One Hyde Park, Knightsbridge, the luxury development owned by Project Grande (Guernsey) Limited, a joint venture between Sheikh Hamad bin Jassim bin Jaber al-Thani and the Christian Candy owned CPC Group has been singled out by Mayfair and West End estate agents Wetherell as having ‘a game changing effect’ on the London property market.
Wetherell’s ‘Sleeping in London Report’ on the property market in London highlights the emergence of so called ‘branded residences’ where residents have full access to the services and facilities of luxury hotels.
As the first European Residences at Mandarin Oriental, One Hyde Park offers residents the top-flight service of the Mandarin Oriental Hotel Group in the comfort of their own home. Over 60 full-time staff, including a 24 hour concierge, valet, housekeeping, and a discreet security team, ensure comfort and safety around the clock.
Other key branded residences are The Shard (Shangri-La) at London Bridge and The Residences at W Hotel (Starwood Hotels) on Leicester Square. The Shard is jointly owned by the State of Qatar and Sellar Properties, and W Hotel, Leicester Square, by Al Faisal Holding Company of Qatar.
Wetherell predicts that this concept of fusing luxury hotels with top end private residences is set to become a major niche sector of the London property/hospitality market. There is plenty of scope for growth as the market is currently undersupplied with less than a dozen branded residences across inner London.
Peter Wetherell, chief executive, Wetherell, said, “Branded residences are the ultimate synergy vehicle and are highly lucrative since they can tap into a range of revenue streams.”
He added: “Our report shows the astonishing strength of the recovery in values in the luxury hotel, serviced apartment and private rented markets in PCL since the global recession of 2007 to 2009. Since 2009, hotel and rented apartment rates have risen by over 25% and the cost of renting a room and sleeping in London is now at a record high.”
The luxury hotel market in London continues to draw international investors including companies such as the Abu Dhabi Investment Authority, Starwood Capital, KSL Capital Partners and Mount Kellet.
A number of luxury hotels are currently under development. Galliard Group’s 235-bed 5 star hotel conversion of the former Scotland Yard headquarters at 3-5 Great Scotland Yard scheduled to open in 2016; the 75-bed Beaumont Hotel in Mayfair (opening autumn 2014); the refurbished Lanesborough (scheduled to re-open by end 2014), and Admiralty Arch which is planned to become the 100-bed Armani London Hotel, is scheduled for opening in 2016.
The report gives an insight into the changing nature of the hotel industry in the capital. In 2000 the majority of hotel operators were owner-occupiers and there were a limited number of developers with the desire and ability to deliver quality hotel developments. There has been a greater degree of flexibility in investment, hotel construction and ownership, and a dramatic rise towards outsourcing hotel management or leasehold structures, which has also increased the sectors appeal with investors. Demand for rooms in luxury hotels far outstrips supply at the present time.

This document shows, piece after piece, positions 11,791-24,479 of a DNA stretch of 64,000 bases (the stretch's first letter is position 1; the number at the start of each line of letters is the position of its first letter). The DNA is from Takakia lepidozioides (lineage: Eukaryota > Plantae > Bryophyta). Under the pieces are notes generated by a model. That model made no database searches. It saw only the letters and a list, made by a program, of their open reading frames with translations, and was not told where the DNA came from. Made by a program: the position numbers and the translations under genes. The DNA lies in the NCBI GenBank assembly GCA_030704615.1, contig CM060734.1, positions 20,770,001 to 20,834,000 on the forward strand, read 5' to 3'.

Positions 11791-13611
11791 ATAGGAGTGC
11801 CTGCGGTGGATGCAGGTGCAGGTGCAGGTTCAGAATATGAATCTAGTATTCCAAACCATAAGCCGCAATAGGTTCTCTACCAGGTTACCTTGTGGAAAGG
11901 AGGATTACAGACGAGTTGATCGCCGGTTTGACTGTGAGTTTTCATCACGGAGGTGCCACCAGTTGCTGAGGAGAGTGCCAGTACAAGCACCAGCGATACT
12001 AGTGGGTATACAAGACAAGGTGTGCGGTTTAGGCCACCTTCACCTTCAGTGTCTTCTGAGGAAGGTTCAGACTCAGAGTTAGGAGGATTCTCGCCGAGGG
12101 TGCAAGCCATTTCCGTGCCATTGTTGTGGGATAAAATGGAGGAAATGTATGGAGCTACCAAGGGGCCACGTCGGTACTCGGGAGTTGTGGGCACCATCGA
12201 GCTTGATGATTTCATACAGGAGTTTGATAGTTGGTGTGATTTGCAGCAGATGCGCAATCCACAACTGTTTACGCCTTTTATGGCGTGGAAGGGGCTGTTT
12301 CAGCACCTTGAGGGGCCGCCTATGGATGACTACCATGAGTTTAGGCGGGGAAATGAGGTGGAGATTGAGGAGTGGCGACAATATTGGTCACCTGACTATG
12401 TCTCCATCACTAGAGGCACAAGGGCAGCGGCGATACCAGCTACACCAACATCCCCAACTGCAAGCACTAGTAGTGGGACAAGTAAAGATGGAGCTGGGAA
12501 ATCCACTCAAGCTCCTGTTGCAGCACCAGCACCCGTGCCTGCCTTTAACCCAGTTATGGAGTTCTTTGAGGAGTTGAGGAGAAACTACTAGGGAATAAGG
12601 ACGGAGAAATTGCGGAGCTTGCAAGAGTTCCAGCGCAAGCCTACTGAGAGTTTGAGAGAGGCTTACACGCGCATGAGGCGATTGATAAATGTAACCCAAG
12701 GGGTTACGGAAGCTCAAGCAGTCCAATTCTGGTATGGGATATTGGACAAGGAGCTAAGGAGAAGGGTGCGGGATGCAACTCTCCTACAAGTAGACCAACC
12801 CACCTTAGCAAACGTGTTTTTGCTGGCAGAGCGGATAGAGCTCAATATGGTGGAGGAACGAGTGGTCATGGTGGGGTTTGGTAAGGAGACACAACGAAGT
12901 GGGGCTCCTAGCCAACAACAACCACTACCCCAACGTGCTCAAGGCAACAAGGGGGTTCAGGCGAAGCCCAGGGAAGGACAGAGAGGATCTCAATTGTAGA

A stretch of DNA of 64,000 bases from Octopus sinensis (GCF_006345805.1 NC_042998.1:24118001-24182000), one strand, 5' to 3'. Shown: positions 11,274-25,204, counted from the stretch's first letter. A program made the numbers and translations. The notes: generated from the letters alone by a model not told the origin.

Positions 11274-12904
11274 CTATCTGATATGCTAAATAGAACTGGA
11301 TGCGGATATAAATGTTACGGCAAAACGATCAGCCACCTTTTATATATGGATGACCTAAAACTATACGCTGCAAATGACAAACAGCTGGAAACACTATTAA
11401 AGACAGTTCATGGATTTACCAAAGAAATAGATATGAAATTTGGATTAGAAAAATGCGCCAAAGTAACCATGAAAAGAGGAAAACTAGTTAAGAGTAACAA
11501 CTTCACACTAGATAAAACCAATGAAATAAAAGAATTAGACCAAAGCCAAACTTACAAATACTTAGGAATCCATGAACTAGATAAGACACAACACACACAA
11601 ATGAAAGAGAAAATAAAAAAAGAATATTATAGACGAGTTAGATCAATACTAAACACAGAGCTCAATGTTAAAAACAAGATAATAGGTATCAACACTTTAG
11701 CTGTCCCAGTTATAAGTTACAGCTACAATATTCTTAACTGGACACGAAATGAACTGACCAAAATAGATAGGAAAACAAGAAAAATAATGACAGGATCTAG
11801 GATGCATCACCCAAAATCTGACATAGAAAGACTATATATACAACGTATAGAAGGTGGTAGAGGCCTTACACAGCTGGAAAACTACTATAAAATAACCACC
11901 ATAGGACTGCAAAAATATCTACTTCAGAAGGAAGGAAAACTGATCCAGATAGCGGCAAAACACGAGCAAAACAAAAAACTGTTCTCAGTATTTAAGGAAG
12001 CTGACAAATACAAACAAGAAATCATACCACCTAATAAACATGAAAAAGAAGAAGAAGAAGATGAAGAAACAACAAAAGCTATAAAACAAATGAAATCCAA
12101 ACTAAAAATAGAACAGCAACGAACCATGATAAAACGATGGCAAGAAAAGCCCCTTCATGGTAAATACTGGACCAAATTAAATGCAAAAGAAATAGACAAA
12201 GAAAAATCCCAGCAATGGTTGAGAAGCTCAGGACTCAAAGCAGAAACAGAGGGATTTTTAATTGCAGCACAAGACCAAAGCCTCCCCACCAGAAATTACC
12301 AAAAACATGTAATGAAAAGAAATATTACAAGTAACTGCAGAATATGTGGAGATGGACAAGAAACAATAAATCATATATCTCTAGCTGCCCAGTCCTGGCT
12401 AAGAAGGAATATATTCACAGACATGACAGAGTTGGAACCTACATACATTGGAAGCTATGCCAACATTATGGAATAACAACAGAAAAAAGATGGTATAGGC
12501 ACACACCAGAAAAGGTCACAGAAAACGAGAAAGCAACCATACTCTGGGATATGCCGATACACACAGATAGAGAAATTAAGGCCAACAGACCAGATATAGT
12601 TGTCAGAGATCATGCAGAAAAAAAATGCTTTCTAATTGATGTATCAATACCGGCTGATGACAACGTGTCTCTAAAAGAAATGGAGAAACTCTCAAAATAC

The report found that there are 129,000 hotel rooms in central London but just 12% (14,900 rooms) provide 5 star accommodation. These 5 star hotel rooms and suites are found primarily in just five Central London districts: Mayfair, Knightsbridge, St James, Whitehall/Strand and Kensington.
Average occupancy rates in this luxury sector are a robust 78%-80%, indicating a demand across the market. In addition, on an international comparison, London’s 5 star hotel occupancy rates are now amongst the highest in the world, outstripping Dubai (79%), Paris (78%), Munich (77%), Moscow (70%), Barcelona (69%) and Rome (69%).
At an average of £2,050 per night for a 1,038sq ft one bedroom suite and £497 per night for a 334sq ft superior room, 5 star hotel rates in Mayfair are the highest in the London luxury hotel market, with a 4% premium over equivalent values in Knightsbridge and a 60% over St James’s, Whitehall and The Strand.
Mayfair has the most expensive hotel suite in the capital – over £11,700 per night for a stay in the opulent Royal Suite in Park Lane’s Intercontinental Hotel. Mayfair also contains the largest number (4) of the top 10 most expensive hotel suites across the capital (HVS 2014).
The report finds that the average cost of renting a 1,038sq ft 1 bedroom 5 star hotel suite in Mayfair is £2,050 per night, which is eight times more expensive than the equivalent cost (£248 per night) of staying in similar sized private rented furnished apartment. The cost of a 5 star Mayfair hotel superior room at £497 per night is double the cost of private rented accommodation whilst a serviced Mayfair apartment averages £325 per night.
However, these differences in price need to be placed in context as hotels afford a high degree of flexibility in their terms.
The report highlights that the costs and viability of the different types of accommodation is also influenced by the length of stay at them; their availability and tenancy rules. Private rented furnished accommodation, although highly cost effective, normally requires a tenancy of six to twelve months or more. Source: Gulf Times